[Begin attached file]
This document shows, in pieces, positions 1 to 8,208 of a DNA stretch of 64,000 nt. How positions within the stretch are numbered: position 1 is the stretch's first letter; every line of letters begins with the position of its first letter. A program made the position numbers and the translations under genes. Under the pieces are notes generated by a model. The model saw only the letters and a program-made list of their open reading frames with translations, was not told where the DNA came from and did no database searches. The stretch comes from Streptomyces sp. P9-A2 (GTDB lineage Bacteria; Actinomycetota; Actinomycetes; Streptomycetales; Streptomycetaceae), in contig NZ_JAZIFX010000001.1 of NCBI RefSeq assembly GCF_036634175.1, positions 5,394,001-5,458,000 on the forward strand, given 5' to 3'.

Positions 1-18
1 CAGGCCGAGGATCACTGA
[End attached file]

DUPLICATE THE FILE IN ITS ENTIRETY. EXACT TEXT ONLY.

This document shows, in pieces, positions 1 to 8,208 of a DNA stretch of 64,000 nt. How positions within the stretch are numbered: position 1 is the stretch's first letter; every line of letters begins with the position of its first letter. A program made the position numbers and the translations under genes. Under the pieces are notes generated by a model. The model saw only the letters and a program-made list of their open reading frames with translations, was not told where the DNA came from and did no database searches. The stretch comes from Streptomyces sp. P9-A2 (GTDB lineage Bacteria; Actinomycetota; Actinomycetes; Streptomycetales; Streptomycetaceae), in contig NZ_JAZIFX010000001.1 of NCBI RefSeq assembly GCF_036634175.1, positions 5,394,001-5,458,000 on the forward strand, given 5' to 3'.

Positions 1-18
1 CAGGCCGAGGATCACTGA